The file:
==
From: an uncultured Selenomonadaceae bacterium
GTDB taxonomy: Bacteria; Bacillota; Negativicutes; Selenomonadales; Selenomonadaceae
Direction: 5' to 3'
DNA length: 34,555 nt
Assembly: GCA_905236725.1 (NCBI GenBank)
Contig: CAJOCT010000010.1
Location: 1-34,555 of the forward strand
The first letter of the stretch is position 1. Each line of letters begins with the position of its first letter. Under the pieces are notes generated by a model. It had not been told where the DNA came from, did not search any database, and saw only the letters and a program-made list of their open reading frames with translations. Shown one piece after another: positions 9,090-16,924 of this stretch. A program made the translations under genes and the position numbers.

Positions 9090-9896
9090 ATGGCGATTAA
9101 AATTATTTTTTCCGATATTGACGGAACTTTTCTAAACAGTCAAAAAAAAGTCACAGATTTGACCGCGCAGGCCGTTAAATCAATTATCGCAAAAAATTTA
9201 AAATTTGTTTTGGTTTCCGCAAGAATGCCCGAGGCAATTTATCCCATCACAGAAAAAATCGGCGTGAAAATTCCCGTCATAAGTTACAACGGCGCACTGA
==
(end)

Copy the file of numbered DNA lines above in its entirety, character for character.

From: an uncultured Selenomonadaceae bacterium
GTDB taxonomy: Bacteria; Bacillota; Negativicutes; Selenomonadales; Selenomonadaceae
Direction: 5' to 3'
DNA length: 34,555 nt
Assembly: GCA_905236725.1 (NCBI GenBank)
Contig: CAJOCT010000010.1
Location: 1-34,555 of the forward strand
The first letter of the stretch is position 1. Each line of letters begins with the position of its first letter. Under the pieces are notes generated by a model. It had not been told where the DNA came from, did not search any database, and saw only the letters and a program-made list of their open reading frames with translations. Shown one piece after another: positions 9,090-16,924 of this stretch. A program made the translations under genes and the position numbers.

Positions 9090-9896
9090 ATGGCGATTAA
9101 AATTATTTTTTCCGATATTGACGGAACTTTTCTAAACAGTCAAAAAAAAGTCACAGATTTGACCGCGCAGGCCGTTAAATCAATTATCGCAAAAAATTTA
9201 AAATTTGTTTTGGTTTCCGCAAGAATGCCCGAGGCAATTTATCCCATCACAGAAAAAATCGGCGTGAAAATTCCCGTCATAAGTTACAACGGCGCACTGA